Vitamin D Deficiency Linked to Early Puberty in Girls
Adequate levels of vitamin D have been linked to a variety of health benefits like better cognition, immunity and heart health. Now a new study reveals that vitamin D supplementation may also help delay early onset of puberty in girls.
Puberty generally begins between the ages of 10 and 14 for girls and between 12 and 16 years of age for boys. However, precocious puberty is diagnosed in girls when sexual development begins before the age of 8 and changes occur before the age of 9. Past studies have found that unusually early puberty can negatively affect social behavior, psychological development and can reduce adult height potential and may shift some lifelong health risks.
Vitamin D deficiency has been linked to a number of diseases like cancer, obesity and autoimmune disease. Recent studies have also found low vitamin D levels in girls with precocious puberty.
However, scientists still do not know the exact relationship between vitamin D deficiency and early sexual development. To understand this relationship, researchers compared blood levels of the vitamin between girls with early and normal development.
The study involved 110 girls between the ages of seven to 10 years. Researchers said 75 girls exhibited normal patterns of development and 35 girls were classified as having precocious puberty.
Researchers found that girls with precocious puberty were twice more likely than girls with age-appropriate development to have a severe vitamin D deficiency. The study found that 44 percent of girls in the precocious puberty group had severe vitamin D deficiency compared to only 21 percent of the group with age-appropriate physical development.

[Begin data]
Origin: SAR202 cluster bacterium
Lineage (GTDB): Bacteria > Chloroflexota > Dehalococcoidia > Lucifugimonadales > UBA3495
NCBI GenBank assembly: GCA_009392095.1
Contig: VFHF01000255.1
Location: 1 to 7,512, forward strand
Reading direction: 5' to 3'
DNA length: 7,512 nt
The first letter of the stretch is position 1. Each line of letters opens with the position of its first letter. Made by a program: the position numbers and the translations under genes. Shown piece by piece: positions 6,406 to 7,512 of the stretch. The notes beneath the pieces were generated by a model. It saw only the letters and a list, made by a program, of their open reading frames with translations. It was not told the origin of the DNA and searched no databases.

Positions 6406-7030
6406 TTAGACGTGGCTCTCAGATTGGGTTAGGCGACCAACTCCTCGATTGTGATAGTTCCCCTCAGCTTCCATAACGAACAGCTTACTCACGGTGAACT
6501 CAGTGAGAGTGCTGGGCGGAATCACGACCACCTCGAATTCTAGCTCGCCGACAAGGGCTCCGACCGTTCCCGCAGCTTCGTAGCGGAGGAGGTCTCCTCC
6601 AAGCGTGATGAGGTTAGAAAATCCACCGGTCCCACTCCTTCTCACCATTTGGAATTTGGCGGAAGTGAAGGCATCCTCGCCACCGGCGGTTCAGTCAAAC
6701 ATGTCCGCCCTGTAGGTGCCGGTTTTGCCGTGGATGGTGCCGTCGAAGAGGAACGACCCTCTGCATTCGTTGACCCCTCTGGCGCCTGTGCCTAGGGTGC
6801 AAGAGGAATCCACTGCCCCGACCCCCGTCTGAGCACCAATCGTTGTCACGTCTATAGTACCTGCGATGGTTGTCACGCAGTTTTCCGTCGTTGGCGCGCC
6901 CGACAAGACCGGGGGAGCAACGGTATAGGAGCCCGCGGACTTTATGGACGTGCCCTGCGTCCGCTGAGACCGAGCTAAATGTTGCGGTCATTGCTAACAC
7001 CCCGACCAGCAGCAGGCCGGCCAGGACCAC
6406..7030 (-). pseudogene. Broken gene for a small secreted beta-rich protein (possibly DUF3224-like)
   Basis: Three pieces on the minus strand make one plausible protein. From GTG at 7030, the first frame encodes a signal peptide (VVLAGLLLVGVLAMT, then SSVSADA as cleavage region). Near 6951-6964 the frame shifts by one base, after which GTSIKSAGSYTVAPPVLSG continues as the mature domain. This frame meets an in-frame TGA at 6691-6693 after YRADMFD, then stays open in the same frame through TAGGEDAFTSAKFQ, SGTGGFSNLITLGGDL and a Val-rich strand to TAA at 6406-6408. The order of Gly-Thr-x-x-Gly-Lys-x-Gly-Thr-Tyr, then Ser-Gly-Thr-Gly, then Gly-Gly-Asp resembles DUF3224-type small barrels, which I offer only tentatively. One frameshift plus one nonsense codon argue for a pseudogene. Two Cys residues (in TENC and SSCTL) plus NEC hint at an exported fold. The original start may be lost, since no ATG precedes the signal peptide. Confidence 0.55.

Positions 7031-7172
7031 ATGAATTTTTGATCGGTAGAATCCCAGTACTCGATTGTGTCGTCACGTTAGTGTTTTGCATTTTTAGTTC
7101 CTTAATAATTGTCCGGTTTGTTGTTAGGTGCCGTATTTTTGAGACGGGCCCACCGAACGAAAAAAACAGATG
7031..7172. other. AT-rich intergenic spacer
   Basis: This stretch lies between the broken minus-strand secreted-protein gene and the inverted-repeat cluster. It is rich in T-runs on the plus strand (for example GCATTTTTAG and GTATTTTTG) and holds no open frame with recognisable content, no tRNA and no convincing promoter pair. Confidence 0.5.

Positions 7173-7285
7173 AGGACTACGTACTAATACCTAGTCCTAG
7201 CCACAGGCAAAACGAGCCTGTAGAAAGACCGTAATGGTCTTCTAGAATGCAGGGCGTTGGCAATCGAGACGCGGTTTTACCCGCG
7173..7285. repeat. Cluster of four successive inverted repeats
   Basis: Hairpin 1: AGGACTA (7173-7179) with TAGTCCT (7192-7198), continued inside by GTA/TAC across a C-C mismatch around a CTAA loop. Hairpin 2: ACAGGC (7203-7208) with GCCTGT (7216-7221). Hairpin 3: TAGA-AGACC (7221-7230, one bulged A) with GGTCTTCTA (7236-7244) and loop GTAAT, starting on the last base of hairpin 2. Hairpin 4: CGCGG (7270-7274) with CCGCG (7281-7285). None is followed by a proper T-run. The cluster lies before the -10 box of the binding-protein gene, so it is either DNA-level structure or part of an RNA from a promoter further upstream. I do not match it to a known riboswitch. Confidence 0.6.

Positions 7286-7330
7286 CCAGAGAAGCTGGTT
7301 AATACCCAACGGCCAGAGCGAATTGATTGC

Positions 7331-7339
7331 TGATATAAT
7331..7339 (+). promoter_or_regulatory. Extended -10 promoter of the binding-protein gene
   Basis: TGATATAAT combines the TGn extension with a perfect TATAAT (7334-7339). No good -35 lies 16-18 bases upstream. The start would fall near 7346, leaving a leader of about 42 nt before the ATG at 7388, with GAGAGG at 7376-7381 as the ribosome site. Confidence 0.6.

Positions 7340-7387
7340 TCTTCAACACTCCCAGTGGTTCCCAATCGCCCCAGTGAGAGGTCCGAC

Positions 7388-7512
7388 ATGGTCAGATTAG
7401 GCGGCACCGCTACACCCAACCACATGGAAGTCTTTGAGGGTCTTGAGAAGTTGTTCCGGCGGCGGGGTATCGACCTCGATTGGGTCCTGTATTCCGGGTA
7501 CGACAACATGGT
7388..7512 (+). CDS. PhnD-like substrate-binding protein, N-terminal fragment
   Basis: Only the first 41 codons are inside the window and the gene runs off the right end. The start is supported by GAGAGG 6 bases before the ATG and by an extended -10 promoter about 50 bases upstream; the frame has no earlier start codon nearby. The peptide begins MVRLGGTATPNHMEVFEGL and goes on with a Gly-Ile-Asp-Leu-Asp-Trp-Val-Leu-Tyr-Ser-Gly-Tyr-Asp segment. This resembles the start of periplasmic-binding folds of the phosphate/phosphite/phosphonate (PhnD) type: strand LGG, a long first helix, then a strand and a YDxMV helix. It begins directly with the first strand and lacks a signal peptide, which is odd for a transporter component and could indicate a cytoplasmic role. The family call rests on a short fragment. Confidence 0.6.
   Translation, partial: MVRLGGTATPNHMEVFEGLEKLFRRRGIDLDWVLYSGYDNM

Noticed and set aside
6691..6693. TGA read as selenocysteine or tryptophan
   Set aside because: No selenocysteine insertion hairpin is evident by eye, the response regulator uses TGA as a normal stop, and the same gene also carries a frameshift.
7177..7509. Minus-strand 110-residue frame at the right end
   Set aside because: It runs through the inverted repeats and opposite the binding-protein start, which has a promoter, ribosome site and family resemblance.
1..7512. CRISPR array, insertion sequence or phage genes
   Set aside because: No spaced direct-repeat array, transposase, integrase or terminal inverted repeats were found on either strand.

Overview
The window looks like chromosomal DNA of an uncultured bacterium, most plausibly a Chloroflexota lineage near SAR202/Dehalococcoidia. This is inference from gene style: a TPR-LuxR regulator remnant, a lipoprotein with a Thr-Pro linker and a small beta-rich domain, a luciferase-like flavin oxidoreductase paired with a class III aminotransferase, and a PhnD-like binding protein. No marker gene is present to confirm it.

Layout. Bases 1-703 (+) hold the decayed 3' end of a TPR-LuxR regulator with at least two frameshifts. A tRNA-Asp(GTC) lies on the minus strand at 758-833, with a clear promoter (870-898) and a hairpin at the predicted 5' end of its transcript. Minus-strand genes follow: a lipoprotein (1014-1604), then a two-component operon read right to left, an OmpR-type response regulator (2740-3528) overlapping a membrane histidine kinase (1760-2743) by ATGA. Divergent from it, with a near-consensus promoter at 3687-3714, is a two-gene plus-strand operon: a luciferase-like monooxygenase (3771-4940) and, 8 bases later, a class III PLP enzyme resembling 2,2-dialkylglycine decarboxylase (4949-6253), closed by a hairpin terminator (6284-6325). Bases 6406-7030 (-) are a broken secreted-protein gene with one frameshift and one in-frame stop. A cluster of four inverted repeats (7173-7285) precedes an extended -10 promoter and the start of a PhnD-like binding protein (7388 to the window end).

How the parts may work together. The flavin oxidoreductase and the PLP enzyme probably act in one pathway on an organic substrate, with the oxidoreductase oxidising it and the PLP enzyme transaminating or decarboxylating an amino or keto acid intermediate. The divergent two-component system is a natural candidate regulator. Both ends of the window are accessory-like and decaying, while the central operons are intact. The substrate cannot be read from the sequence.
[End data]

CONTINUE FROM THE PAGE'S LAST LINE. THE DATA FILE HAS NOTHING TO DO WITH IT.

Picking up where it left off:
For the study, researchers also looked at the activity of neurons responsible for stimulating the release of a hormone that triggers the ovulation process. Using the neuron-stimulating compound called N-methyl-D-aspartate, or NMDA, to activate the neurons responsible for releasing gondadotropin-releasing hormone, or GnRH, researchers found that vitamin D was associated with a suppression of the NMDA-mediated neuronal activities on GnRH neurons.
"If we understand more about the action mechanism of vitamin D on GnRH neuronal activities, we can find a clue to control of precocious puberty using vitamin D or related molecules," study lead author Min Sun Kim, MD, PhD, assistant professor at Chonbuk National University Medical School in Jeonju, South Korea, said in a news release.
"Our results suggest that vitamin D may inhibit early pubertal onset and/or the rapid progression of puberty, at least in part, through the suppression of NMDA-mediated GnRH neuronal excitation in humans," she explained.
The findings were presented Monday at The Endocrine Society's 95th Annual Meeting in San Francisco.